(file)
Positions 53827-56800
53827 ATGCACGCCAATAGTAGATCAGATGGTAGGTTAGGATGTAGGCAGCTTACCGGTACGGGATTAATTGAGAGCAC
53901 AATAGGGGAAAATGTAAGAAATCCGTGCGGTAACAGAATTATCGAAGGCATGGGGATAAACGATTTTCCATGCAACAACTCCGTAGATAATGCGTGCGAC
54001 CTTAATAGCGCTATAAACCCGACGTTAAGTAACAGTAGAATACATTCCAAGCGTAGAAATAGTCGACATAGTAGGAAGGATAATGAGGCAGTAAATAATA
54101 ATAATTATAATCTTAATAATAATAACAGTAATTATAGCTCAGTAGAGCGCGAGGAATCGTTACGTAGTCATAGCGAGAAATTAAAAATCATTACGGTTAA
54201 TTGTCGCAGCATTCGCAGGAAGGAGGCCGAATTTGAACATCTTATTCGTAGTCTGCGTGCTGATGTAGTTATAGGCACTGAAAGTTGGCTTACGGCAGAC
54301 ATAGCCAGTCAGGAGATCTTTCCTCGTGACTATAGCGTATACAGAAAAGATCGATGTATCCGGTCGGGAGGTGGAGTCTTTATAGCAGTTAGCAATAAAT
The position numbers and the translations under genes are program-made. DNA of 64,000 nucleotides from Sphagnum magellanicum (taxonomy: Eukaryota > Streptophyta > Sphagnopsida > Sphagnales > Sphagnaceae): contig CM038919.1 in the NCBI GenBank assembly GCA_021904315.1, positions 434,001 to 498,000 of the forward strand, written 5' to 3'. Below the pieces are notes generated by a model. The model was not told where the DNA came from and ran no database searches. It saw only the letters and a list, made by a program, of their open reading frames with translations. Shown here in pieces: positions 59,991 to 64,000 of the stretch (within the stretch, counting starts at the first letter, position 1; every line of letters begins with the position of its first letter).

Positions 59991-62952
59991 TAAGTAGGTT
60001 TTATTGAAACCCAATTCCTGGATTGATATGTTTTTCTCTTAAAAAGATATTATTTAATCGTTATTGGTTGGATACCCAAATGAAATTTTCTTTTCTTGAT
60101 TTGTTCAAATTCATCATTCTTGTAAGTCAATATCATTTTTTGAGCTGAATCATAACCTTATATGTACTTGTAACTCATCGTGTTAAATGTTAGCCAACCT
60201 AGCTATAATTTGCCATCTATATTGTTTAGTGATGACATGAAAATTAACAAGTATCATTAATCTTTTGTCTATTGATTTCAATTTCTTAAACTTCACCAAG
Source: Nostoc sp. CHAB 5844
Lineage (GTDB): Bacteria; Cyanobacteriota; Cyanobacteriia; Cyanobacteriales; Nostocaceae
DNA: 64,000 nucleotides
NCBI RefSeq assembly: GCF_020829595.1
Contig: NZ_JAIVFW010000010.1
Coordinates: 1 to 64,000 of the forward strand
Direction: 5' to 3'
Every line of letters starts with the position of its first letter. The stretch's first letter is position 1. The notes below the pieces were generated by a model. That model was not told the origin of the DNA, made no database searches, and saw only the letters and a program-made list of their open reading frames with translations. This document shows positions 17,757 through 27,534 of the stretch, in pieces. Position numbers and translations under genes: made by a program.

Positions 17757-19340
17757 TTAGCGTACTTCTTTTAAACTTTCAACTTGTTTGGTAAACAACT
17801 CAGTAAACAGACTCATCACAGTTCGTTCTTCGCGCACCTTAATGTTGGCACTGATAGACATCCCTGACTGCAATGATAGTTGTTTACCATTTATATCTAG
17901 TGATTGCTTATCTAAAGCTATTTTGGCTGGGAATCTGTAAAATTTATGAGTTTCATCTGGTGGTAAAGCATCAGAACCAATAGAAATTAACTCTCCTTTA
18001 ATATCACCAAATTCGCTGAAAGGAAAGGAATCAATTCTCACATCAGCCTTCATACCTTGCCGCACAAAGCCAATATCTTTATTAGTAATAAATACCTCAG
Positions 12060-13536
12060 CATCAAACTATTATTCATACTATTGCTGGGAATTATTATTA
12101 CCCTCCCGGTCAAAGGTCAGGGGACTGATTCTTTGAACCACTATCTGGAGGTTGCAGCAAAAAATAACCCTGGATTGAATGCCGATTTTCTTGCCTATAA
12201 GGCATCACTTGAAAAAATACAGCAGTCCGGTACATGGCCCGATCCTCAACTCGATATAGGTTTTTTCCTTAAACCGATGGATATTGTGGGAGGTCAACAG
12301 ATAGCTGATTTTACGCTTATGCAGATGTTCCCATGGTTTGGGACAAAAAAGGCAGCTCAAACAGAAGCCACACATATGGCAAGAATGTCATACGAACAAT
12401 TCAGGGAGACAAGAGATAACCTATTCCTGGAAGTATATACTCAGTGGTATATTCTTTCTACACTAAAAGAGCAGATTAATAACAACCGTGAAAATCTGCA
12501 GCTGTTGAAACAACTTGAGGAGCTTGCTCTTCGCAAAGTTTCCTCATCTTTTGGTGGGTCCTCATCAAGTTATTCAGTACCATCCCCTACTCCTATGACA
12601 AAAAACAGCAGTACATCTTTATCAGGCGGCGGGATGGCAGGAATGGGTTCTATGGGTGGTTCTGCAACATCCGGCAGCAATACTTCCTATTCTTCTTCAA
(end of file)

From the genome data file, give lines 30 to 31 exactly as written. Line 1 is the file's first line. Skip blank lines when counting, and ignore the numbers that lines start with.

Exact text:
12201 GGCATCACTTGAAAAAATACAGCAGTCCGGTACATGGCCCGATCCTCAACTCGATATAGGTTTTTTCCTTAAACCGATGGATATTGTGGGAGGTCAACAG
12301 ATAGCTGATTTTACGCTTATGCAGATGTTCCCATGGTTTGGGACAAAAAAGGCAGCTCAAACAGAAGCCACACATATGGCAAGAATGTCATACGAACAAT